“I don’t want to.” “I don’t feel like it.” “This sucks.”
If you find yourself saying or thinking these words, you are experiencing resistance. It’s a sensation similar to being pulled back by reins when you know you need to keep moving forward. I am feeling it right now in the process of writing this article. Resistance is common. Non-addicts experience it too. The problem for us addicts is that resistance can lead to procrastination, anger, resentments if we don’t acknowledge it, feel it and let it go. There isn’t a quick fix for this.
Our primary objectives for living in recovery are to stay clean and sober (or free from other addictions) and to become more spiritual people. Some addicts only have the first objective. But that’s for another article. So we ask ourselves if resistance is helping us meet those objectives. The answer is no. Many of us resisted seeking help for years and our lives crumbled.
Much of daily life is filled with activities that we don’t want to do. Take a shower, brush your teeth, go to work, do it well, eat healthy, pay the bills, pray, meditate, help others, and on and on…Sometimes we give into resistance and we simply don’t do these activities. We get an attitude and do what we want instead. If we do this enough times, our lives become unmanageable again. And we become miserable again and more susceptible to relapse. (I just had to look up the spelling of “susceptible”, and I felt resistant to that too!)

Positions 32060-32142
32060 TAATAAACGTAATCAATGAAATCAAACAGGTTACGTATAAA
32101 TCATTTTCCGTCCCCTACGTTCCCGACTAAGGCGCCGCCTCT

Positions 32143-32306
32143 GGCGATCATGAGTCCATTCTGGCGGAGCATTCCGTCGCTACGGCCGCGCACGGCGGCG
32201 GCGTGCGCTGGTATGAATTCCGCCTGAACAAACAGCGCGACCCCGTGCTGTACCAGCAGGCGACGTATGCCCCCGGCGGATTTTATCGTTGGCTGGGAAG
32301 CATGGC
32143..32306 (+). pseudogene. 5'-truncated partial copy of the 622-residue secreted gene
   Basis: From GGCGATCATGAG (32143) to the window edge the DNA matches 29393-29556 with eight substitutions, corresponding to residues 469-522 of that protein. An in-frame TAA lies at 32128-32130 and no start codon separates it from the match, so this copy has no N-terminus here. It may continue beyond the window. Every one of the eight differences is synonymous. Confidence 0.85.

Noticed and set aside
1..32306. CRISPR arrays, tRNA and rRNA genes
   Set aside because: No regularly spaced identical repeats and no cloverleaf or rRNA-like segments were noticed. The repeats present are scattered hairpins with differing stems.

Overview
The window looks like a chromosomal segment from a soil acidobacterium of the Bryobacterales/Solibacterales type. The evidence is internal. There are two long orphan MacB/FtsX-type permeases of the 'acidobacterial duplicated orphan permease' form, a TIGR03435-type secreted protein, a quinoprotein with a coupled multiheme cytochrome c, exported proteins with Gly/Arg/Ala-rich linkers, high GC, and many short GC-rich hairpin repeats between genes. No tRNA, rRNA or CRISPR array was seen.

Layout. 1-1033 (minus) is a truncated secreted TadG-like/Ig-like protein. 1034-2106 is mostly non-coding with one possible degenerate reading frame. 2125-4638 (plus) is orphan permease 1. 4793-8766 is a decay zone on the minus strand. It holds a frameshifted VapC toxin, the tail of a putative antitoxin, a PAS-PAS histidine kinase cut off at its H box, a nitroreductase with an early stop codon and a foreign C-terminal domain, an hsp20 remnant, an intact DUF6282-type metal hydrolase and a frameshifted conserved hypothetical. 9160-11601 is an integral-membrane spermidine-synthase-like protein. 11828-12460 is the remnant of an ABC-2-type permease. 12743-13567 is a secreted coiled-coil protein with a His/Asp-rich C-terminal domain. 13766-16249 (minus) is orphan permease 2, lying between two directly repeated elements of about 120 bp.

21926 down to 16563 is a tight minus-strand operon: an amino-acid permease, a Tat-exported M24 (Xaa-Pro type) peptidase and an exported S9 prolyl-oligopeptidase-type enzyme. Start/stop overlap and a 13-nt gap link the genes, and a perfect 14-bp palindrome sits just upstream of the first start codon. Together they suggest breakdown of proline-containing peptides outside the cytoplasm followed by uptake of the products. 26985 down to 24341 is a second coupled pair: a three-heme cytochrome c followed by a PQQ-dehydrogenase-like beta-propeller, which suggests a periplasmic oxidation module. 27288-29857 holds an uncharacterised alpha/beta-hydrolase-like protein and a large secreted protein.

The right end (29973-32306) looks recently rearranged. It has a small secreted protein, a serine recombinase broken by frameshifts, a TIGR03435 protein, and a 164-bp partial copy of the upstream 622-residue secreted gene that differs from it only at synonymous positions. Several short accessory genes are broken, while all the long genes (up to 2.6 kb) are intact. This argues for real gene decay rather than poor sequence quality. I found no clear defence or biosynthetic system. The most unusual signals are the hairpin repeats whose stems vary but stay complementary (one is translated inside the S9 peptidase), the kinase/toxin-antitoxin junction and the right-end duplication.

Well, we have to start somewhere, so let’s begin with acknowledging the resistance. We can even talk to it if we want. “I feel you. I know you’re here. I know what you want. You want your way. You want me to erode to misery again.” By talking to it, we own it and feel it and don’t try to run from numb it. It’s real. It’s our experience. If a young child is having a tantrum and we say something like “I hear you.” Or “I know you are upset.” and then hug the child, more often than not. the intensity of the tantrum lessens. Works the same way with embracing resistance. It loses its power. and we regain our spiritual empowerment.
Another action we can take that is actually a long-term practice, is to not attach the label of “want” on activities. When desire is no longer in the equation, we are far more likely to flow through the tasks with inner calm. Nike’s long time slogan of “Just Do It” applies here. And contrary to what I thought at first, getting rid of wants does not make us robotic. It actually makes us more organized, productive, serene beings.
So if you have been feeling resistant while reading this article, own it, talk to it, embrace it and then let it go. You will be able to return to the flow of life and will feel much better…whether you want to or not.